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Published: August 8th 2007
I tried to eat breakfast in the Zocalo, but most meal times involves being harassed by numerous kids asking for money or selling yellow skinned rubber chicken key rings, along with beaded necklaces or various nuts in small bags. With every tiny hand on my arm I met their needy eyes and swallowed huge chunks of guilt, some were as young as three years old, I tried to look for mothers hidden behind lamp posts but I saw none. I needed to do something positive, to contribute something of myself, I have been given a vast amount of time and I have the energy, I must use this wisely.
I found an organisation called Oaxaca Street Children Project In brief this is not an orphanage, as priests and nuns usually in century’s old convents run these places and they have a more tightly knit construction for very obvious protection reasons. To voluntarily work for an orphanage here you need to speak fluent Spanish and be around for a long period of time to gain trust and have many good solid references. The kids there are either from enormous families who are so poor they cannot afford to feed or educate
them or victims of terrible abuse or really have no family at all experiencing a small lifetime of people leaving them.
The Oaxaca Street Children’s project is different the kids here come from very large loving families who are just too poor due to birth control education, religion, economic and social structure issues, so they are unable to send the kids to school. The projects aim is to help find sponsors to fund a single child from the earliest kindergarten age four through to high school or even go on to complete college.
The child is carefully selected by the administrators out of many on file and all school uniforms, books, equipment, daily meals and emergency medical expenses will be bought from your fund for your child.
The kids all come from very poor families, no electricity, dirt floors, tin roofs, lucky if there is even any brick in the walls, no plumbing and many share the same bed and yet I can now say with my hand fully placed on my heart that I have never seen such happy soulful and grateful children. The project is currently educating over 600 children ranging from the ages
of 4 to 27 (2007).
I turned up on Saturday morning with a bag full of paper, felt tips and colour by numbers paintings. I met Alejandro Leyva who is one of the devoted administrators along with Lucy. I told them abit about myself. Most importantly that this cause was very important to me as during the best part of my teenage years I myself grew up in a children’s care home in England, it was the steady support of a very good form teacher and care staff who sponsored and guided me through my very black years until I left college. So I speak from pure experience, there is always someone around who does care and abandonment has no class rules. I offered to help the project in any way I could, by working in the kitchens under the firm hand of Juanita (wan-eater) the projects amazing chef. She and nearly all who attend are from the Triquis tribes of Oaxaca, the smallest and poorest indigenous groups of refugees.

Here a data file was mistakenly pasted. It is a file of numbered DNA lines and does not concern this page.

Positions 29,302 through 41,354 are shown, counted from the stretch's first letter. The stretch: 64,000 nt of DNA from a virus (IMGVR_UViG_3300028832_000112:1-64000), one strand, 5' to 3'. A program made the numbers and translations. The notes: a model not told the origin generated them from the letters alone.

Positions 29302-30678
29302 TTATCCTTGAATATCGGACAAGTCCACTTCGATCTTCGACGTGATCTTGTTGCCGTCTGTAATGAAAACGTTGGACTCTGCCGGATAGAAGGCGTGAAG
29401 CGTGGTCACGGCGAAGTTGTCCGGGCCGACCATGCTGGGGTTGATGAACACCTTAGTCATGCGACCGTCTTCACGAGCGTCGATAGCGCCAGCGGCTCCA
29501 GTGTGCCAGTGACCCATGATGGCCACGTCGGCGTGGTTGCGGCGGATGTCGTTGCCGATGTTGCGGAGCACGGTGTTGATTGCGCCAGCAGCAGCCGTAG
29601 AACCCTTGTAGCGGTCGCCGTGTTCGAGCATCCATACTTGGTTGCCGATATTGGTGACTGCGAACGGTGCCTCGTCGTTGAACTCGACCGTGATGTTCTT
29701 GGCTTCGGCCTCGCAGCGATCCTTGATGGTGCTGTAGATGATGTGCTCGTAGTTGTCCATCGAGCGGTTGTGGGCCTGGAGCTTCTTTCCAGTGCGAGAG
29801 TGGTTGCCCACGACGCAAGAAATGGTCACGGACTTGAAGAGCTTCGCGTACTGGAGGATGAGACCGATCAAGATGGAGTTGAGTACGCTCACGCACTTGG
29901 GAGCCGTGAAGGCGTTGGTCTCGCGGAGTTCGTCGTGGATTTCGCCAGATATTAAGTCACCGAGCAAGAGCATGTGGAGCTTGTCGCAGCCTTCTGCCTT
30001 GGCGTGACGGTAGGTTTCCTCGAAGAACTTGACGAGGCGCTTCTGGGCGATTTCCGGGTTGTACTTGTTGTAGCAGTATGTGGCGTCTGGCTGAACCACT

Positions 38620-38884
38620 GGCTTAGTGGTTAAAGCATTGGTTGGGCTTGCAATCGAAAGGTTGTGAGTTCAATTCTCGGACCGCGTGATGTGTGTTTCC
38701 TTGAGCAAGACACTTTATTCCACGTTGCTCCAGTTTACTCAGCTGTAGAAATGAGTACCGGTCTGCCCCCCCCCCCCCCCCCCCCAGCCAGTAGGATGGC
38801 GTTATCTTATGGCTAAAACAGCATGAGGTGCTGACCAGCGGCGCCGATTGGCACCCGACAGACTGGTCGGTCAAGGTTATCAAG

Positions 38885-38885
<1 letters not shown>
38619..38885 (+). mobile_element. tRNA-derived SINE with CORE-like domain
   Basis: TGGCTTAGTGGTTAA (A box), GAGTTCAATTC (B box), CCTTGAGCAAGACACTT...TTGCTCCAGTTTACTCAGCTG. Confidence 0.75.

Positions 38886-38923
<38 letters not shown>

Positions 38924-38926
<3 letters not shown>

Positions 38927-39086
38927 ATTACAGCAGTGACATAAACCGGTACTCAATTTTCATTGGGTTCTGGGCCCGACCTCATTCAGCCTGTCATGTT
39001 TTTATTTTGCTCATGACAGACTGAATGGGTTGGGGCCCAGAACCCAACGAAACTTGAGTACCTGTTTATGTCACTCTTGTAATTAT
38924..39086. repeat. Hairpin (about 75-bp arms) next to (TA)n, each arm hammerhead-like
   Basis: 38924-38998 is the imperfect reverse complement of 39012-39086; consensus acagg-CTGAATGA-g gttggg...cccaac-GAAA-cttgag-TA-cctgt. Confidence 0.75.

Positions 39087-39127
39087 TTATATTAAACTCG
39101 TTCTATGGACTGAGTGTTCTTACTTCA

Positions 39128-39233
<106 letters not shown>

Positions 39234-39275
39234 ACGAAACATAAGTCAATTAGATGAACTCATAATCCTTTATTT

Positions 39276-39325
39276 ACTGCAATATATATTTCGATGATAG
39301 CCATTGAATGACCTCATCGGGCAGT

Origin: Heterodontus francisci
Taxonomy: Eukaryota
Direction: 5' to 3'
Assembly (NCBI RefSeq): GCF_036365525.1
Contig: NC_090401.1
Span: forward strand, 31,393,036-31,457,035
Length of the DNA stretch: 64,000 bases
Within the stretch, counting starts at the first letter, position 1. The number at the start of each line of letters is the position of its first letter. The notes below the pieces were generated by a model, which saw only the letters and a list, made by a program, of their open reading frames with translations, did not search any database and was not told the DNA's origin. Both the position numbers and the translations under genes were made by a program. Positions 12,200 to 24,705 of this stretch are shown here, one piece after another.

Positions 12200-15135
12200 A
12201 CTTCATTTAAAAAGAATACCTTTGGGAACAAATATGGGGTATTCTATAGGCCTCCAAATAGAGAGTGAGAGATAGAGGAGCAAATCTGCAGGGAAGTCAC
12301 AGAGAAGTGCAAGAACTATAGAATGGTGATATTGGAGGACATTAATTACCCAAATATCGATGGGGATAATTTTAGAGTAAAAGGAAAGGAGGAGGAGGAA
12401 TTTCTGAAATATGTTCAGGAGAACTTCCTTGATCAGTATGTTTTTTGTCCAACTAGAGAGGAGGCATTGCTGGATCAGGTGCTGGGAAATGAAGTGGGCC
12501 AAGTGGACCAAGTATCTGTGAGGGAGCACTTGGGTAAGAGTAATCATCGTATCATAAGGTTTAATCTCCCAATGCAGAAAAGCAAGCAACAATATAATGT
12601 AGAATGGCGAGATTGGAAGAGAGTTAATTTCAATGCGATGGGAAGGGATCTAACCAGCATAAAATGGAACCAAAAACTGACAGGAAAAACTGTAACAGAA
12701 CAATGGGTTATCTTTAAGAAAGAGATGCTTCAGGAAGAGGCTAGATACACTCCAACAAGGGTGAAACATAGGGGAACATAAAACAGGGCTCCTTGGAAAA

Juanita runs the kitchen like Jamie Oliver runs his school dinner’s project; she cooks everything from scratch, low fat, healthy. Juanita makes breakfast six days a week for
the ten kindergarten kids on site, after eating them the kids automatically brushed their teeth standing on footstools to reach the sink. Juanita set me to work for the lunchtime meal by separating all the micro small good pure lentils from the bad lentils as the packet had teeth shattering stones hidden within, it was a bit like counting grass in a football field, cross eyed. I learnt how to make Dahl/lentil soups, prime beef with potatoes and crisp vegetables, homemade salsa and mango custards.
I chopped, sorted, cleaned, washed, made from scratch the ‘comida corrida’ which is the Mexican staple diet of many dishes in one. I made vats of homemade juice drinks from the herbs and fruit of hibiscus, guava, mango with fresh purified water and very little sugar added, it tasted divine. Around eighty kids that live within the neighbourhood and are also sponsored in schools nearby are encouraged to come to the project center to have at least one square meal a day, after eating they are all taught to bring their bowls to the buckets of water outside to clean.
There is nothing wasted in this kitchen, what is not finished
on one day is recycled the next. As part of my rigorous cleaning chores I came across the last paper filter for the coffee machine in an old packet, which was stuffed in the corner crumpled and torn, I was about to throw it in the bin, when it was lifted out by thrifty hands, swiftly flattened out and put directly in the coffee peculator, of course it held the granules in perfect place, what was I thinking to throw it away, it was just crumpled! One day Juanita was visibly moody, I could not understand what the problem was, so I carried on washing up the mountains of dishes, it turned out that when I washed the pots I was using too much water, the rules were to scrub with soap ‘dry’ then rinse in the bucket in the second sink already millimetres deep with old water, then rinse for a split second under the tap as the water comes from a small tank on the roof which needs to be filled up once a week with a special long hose, I was using up there weeks quota of clean water in one sitting.
in my list of rules that one of my jobs was to make sure the kids said “Por Favor” and “Gracias” when they asked and took the food. I had much fun with this and it was a great icebreaker at the start. One thing they are all taught throughout is good old-fashioned manners. I had a smashing week working there.
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